On October 17, 2011, the Microcap Fraud Working Group (Working Group) hosted a public roundtable to discuss the regulatory issues involved in the execution, clearance, and settlement of microcap securities. The Working Group is a joint initiative of the Securities and Exchange Commission’s Division of Enforcement and its Office of Compliance Inspections and Examinations, and is charged with the primary responsibility of detecting and deterring fraud involving microcap securities.
The roundtable was split into three panels: (1) Compliance Challenges Associated with Microcap Securities; (2) Anti-Money Laundering Monitoring; and (3) Potential Changes to the Regulatory Framework Concerning Microcap Securities.
The panelists included representatives from the Depository Trust & Clearing Corporation (DTC) and FINRA, as well as securities lawyers and executive officers from capital market firms.
Two themes pervaded the three panels: communication and transparency. Several of the panelists conveyed issuer frustration with the lack of consistent communication from the SEC as to how issuers should tackle their securities compliance obligations when circumstances suggest that they may be participating in illegal resales of restricted securities. Similarly, it was suggested that the DTC was less than transparent in providing issuers and transfer agents with specific reasons that a transaction is flagged. However, despite complaints about the SEC and DTC’s inconsistent communication and lack of transparency, a DTC representative informed the audience and panelists that there has been a steady increase in the filings of suspicious activity reports (SARs) — due, in part, to Section 314(b) of the Patriot Act and FINRA Notice 09-05. Since 2003, SAR filings have increased from only 32 to an expected 1,800 reports in 2011. Notably, Section 314(b) permits financial institutions, upon notice to the Department of the Treasury, to exchange information with one another to identify and report to the federal government activities that may involve money laundering or terrorist activity. And FINRA Notice 09-05, generally, is a reminder to broker-dealers of their responsibility to ensure compliance with the federal securities laws and FINRA rules when broker-dealers are participating in the sales of unregistered securities.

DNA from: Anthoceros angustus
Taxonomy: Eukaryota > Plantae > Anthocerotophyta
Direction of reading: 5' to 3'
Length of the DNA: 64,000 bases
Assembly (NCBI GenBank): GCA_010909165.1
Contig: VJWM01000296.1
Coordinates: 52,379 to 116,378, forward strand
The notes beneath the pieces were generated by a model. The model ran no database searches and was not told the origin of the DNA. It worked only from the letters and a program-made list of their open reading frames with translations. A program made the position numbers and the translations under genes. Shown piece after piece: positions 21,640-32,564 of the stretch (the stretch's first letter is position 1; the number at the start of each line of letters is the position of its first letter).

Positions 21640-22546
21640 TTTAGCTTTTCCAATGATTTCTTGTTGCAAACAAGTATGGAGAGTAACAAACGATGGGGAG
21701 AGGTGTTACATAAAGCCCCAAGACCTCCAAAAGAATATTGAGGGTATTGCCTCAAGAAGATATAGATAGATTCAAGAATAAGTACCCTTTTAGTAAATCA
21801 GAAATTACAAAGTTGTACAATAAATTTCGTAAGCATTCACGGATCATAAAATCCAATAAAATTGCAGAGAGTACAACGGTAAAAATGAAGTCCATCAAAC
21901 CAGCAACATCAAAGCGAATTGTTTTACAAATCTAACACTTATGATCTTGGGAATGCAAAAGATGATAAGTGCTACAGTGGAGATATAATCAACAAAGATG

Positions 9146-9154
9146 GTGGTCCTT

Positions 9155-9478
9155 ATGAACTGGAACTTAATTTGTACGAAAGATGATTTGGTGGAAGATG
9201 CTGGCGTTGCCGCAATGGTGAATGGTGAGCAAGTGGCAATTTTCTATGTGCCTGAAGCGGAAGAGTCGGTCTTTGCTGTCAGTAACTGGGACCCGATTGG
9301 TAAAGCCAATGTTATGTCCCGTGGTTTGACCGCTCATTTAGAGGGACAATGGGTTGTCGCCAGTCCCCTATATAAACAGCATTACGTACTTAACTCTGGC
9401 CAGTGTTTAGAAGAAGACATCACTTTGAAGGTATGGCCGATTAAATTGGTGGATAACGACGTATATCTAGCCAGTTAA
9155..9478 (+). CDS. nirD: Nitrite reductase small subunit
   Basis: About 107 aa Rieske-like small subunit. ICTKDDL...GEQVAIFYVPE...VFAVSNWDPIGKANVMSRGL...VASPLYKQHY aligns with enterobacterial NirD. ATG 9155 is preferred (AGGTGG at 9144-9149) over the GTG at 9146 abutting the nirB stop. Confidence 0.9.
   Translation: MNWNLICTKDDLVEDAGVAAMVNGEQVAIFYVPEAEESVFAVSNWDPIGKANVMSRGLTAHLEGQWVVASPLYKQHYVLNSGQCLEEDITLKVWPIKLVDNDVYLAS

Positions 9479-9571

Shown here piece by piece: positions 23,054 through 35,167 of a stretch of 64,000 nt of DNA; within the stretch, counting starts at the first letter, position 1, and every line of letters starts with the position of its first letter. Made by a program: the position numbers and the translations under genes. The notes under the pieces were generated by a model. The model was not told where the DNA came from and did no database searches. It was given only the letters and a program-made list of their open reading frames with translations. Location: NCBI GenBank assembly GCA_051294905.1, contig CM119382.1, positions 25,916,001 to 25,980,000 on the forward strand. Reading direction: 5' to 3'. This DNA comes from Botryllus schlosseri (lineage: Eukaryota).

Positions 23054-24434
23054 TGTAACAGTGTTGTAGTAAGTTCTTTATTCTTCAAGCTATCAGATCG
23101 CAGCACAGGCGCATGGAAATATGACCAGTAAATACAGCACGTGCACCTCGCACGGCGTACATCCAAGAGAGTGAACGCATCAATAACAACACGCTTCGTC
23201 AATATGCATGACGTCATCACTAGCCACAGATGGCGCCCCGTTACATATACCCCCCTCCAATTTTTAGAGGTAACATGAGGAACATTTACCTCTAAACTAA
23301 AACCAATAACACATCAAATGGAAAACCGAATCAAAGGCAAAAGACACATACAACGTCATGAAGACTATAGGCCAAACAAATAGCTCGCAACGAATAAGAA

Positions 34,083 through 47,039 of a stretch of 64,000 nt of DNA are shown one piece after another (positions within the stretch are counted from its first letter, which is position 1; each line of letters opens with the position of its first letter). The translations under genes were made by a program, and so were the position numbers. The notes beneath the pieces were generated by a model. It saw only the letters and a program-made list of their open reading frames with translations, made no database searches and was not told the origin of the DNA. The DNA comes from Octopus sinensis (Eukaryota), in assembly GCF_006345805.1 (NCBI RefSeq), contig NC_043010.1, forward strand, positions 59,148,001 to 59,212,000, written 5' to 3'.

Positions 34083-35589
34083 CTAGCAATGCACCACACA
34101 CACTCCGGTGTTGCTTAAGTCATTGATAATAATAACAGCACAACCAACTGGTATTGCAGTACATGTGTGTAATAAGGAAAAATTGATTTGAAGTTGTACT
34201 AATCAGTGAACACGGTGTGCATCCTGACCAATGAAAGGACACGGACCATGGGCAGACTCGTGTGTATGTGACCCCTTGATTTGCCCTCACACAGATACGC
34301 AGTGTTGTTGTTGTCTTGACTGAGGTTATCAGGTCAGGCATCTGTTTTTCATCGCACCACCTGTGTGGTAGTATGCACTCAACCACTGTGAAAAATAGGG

When asked for suggestions to improve the regulatory framework concerning microcap securities, the panelists named several. First, it was suggested that there needed to be greater communication among the SEC, DTC, and market-makers in determining whether trading in a security should be halted. Other panelists suggested that the SEC shore up its controls related to the purchase and sale of securities in the public markets where there is little to no current information available for the issuers of such securities. Other panelists believed that the SEC should consider reforming its rules that are designed to prevent fraud. For example, one panelist suggested that the definition of “investment adviser” under Section 202(a)(11) of the Investment Advisers Act be revised to be more encompassing. Another panelist suggested that the SEC should consider an annual review of the clearance controls provided for in Rule 15c2-11 under the Securities Exchange Act of 1934, as amended, which generally imposes certain information review and maintenance obligations on broker-dealers that publish quotations in a quotation medium for securities that are quoted on the OTC Bulletin Board and Pink Sheets. More specifically, Rule 15c2-11 proscribes broker-dealers from submitting a quotation for a covered OTC equity security before it has gathered and reviewed current information about the issuer whose security is the subject of the quotation.
The burden to monitor and control illegal, unregistered distribution of securities falls on the shoulders of all the players involved, including the SEC, DTC, financial institutions, and issuers, among others. But securities firms potentially bear the biggest responsibility to ensure that they have written procedures in place that are reasonably designed to detect the sale of unregistered securities. And while these procedures and controls will vary from firm to firm depending on the circumstances surrounding the proposed distribution and resale, all such firms must be prudent in acknowledging this obligation and implementing procedures.